radiation. The presence of correlation among them indicates this. ”

    Its 6 years out of date

    • What’s really awful is the notion that 6 years is a significant interval in the study of climate.

      • I like to get in early and dismiss climate papers immediately. You skip the five year wait and don’t have to read any of the tripe.

    • Curious George

      Have you ever seen “Shakespeare” spelled in Russian?

    • ““As the NYTimes articles says, it is very true that the denialists hold opposing theories to less rigor than the consensus theories that they don’t want to believe. This, indeed, distinguishes denialists from skeptics.””

      • Since the MSU era, temperature trends are lower than Hansen C.
        Would you like to hold Hansen to account here?

        The AR4 promised 0.2C per decade for all scenarios.
        Would you like to hold them to account now?

        Some claim ‘global warming is accelerating’ when you know it’s decelerating. Would you like to apply rigor to this erroneous claim?

      • TE I did all of that before you even joined the fun.

        The issue I raised was posting a 6 year article as “news in science”

        its drek.

  15. The moraine proxy for Greenland temperatures is clear as mud.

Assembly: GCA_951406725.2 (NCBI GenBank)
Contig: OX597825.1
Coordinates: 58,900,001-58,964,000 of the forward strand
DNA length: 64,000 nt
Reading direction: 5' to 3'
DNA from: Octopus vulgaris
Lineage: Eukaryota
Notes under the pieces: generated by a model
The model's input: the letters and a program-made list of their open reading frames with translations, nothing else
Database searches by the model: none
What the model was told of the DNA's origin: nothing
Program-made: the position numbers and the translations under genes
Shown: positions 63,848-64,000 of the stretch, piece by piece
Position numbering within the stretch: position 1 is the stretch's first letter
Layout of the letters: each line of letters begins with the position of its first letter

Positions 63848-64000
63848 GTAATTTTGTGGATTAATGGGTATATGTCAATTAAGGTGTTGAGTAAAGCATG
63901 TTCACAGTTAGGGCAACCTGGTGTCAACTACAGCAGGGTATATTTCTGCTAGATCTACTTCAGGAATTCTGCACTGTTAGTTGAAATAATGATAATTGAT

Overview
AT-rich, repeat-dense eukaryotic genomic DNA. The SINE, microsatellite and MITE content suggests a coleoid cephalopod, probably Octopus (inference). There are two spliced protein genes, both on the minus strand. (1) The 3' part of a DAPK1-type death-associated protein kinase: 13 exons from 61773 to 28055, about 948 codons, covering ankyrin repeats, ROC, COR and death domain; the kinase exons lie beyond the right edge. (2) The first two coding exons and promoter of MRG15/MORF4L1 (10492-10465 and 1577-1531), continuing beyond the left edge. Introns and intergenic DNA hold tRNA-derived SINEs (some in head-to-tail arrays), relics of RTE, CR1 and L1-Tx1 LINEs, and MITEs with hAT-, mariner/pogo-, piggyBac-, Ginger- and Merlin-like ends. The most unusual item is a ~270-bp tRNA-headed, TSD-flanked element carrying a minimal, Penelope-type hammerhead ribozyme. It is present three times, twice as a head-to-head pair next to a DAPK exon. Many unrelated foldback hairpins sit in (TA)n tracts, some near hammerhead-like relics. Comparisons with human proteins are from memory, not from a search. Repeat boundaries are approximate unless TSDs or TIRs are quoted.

• Worse than mud, its beryllium 10 from supposed moraine rock exposure to cosmic rays. And ‘the only lab in the world capable of the analysis’. Imagine the minute trace amounts being used. Now imagine the background isotope noise in Greenland rocks. Now imagine the measurement uncertainty that they did not discuss.
      Then weigh their new exotic conclusion once again removing MWP evidence against the abundant archeological evidence. Stuff like burials now encased in permafrost. Barley. Firewood. Dairy (cattle bones)…

    • Weather the Vikings stayed in Greenland or cleared out,
      lotsa’ archaeological evidence buried in the permafrost,
      some of it still there today, reveals an icy Greenland –
      Pompei. Brrrrrr … Sometimes ice sufficeth.

  16. Pity about the KiOR collapse. Now they’ll have to go back to wasting food instead of wasting wood.

    On a brighter note, American wood is still being wasted to generate electricity in England.

    Here’s an idea. In future, if anyone uses the words “startup” and “green” in the same sentence…just put a nappy on them and stick a pacifier in their mouth.

  17. George Devries Klein, PhD, PG, FGSA

    Two Comments: